This partnership has been brewing for a while, as the Justice Department has tried to use the nation’s tougher environmental statutes to bring stronger prosecutions of workplace safety violations by focusing on companies that put workers in danger.
OSHA has placed emphasis on criminal enforcement of workplace safety violations recently by referring more cases to the Department of Justice and U.S. Attorneys offices for criminal prosecution. They referred or assisted with the criminal prosecution of 27 cases in fiscal year 2014—the highest ever in OSHA history.
What can an employer do to avoid the double team? They first need a strong offense by recognizing that under the OSHA Act, they are responsible for providing a safe and healthful workplace. Second, they must know that OSHA’s mission is to assure safe and healthful workplaces by setting and enforcing standards. They also provide training, outreach, education and assistance. OSHA inspections can be conducted without advance notice, on-site or by phone by highly trained compliance officers. Their priorities are imminent danger; catastrophes and fatalities; worker complaints; targeted inspections due to high injury or illness rates; and severe violators as well as follow-up inspections.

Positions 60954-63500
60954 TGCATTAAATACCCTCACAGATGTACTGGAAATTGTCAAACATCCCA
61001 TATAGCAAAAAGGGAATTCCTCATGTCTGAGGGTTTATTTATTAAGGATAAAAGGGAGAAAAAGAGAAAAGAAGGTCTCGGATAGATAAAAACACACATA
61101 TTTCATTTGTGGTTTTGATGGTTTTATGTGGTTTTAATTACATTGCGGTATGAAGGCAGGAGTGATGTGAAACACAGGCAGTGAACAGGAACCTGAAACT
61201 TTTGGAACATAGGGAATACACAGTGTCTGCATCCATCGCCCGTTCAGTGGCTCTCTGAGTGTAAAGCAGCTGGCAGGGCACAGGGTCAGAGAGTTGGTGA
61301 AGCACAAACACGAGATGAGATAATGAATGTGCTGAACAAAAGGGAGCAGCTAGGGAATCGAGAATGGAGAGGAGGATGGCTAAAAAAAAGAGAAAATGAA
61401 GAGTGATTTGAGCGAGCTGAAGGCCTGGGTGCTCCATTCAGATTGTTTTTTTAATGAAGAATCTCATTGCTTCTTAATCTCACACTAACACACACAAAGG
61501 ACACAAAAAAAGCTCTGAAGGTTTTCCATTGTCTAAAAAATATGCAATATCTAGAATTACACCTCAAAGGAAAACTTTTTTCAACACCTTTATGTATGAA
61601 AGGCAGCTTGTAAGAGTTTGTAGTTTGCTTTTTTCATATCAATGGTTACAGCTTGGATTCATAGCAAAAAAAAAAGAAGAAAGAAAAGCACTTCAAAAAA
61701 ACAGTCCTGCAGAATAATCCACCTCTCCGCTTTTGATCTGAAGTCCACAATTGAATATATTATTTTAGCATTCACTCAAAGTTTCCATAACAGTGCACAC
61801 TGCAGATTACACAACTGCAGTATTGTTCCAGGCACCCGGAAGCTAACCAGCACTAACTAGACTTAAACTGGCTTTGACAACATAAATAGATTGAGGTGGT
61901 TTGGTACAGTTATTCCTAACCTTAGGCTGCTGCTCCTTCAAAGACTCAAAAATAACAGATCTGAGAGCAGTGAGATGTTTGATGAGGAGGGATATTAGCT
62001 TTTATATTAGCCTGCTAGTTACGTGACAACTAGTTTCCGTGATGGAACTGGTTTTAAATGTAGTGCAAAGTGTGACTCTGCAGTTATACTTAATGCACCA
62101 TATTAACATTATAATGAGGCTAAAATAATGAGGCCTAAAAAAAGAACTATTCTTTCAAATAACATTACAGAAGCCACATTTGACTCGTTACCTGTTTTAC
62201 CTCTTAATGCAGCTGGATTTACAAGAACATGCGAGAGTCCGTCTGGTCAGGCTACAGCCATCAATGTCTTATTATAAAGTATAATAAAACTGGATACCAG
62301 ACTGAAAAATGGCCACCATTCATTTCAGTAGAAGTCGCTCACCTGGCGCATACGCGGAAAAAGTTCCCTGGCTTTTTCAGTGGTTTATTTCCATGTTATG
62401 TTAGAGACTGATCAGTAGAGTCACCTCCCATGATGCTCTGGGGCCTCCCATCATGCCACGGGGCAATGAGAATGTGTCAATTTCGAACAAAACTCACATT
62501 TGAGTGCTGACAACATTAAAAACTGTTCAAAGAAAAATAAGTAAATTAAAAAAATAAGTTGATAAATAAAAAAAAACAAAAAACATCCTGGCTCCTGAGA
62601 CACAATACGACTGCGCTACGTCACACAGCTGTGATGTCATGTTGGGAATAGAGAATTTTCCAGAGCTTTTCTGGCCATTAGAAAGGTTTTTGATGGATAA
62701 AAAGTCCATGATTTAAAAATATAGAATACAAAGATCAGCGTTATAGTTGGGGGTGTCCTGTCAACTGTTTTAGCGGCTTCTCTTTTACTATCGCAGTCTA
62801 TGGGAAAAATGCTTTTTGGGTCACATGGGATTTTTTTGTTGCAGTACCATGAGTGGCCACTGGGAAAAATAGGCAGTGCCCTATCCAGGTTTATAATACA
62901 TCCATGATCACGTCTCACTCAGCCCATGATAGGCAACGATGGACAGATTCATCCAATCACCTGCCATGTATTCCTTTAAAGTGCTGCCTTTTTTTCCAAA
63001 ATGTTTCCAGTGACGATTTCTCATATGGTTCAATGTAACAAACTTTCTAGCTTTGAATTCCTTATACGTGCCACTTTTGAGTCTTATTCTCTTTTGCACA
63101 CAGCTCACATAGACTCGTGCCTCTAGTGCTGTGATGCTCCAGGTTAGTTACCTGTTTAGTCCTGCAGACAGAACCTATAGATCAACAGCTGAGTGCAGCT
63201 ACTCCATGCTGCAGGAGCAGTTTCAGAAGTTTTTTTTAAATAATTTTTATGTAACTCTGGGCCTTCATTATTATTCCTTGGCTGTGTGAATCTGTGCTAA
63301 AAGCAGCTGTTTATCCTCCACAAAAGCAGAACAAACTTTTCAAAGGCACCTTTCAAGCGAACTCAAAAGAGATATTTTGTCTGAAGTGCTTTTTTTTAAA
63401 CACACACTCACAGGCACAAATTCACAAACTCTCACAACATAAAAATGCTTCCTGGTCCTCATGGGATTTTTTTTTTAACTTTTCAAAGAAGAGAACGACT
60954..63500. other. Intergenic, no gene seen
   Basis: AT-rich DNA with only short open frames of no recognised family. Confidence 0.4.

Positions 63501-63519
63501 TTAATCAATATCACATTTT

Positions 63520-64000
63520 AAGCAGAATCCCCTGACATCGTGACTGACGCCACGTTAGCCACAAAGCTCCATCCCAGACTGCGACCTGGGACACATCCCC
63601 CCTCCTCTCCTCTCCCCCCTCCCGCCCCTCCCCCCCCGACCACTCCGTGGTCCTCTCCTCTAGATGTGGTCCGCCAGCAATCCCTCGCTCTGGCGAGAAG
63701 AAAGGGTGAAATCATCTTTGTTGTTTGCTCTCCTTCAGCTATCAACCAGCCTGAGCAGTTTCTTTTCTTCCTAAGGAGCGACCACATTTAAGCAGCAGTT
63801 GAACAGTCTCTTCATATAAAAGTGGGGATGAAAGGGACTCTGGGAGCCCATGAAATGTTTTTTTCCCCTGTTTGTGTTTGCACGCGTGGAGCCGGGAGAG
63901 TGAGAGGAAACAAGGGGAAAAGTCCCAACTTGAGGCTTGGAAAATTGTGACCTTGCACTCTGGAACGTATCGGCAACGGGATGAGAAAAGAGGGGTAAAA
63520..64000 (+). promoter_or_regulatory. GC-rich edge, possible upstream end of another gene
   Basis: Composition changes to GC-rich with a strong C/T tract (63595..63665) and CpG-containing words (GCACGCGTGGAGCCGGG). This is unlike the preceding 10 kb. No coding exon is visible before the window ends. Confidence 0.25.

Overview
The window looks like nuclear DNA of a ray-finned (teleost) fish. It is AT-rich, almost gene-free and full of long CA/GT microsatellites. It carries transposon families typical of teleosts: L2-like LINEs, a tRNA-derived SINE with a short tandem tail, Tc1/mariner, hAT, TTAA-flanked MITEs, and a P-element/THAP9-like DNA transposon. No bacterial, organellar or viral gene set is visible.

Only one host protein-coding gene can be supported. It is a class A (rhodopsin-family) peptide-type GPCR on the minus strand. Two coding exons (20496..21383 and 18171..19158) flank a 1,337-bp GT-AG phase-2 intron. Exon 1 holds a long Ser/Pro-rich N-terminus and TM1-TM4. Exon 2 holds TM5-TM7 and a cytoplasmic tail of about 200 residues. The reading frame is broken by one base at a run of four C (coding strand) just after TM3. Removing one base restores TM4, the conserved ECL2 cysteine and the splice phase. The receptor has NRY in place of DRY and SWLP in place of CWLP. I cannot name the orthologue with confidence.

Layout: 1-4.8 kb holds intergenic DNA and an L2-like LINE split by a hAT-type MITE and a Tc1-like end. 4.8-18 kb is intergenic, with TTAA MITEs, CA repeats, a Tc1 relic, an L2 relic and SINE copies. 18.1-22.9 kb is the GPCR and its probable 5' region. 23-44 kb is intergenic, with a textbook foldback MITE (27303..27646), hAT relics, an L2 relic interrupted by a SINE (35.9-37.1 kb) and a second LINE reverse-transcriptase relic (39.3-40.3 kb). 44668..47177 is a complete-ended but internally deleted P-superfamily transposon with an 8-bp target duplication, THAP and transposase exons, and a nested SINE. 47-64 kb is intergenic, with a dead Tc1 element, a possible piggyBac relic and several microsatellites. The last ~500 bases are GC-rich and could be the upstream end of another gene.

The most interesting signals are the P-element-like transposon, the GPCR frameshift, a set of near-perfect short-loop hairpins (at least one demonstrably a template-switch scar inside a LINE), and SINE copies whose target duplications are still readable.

One of the errors many employers make is waiting too long to put an effective program in place. They risk a huge fine, being placed on the Severe Violators Enforcement list, or even jail. Before OSHA shows up, companies need to establish good safety and health programs with four essential elements:
- Management Commitments and Employee Involvement. The manager or management team must lead the way by setting policy, assigning and supporting responsibility, setting an example and involving employees.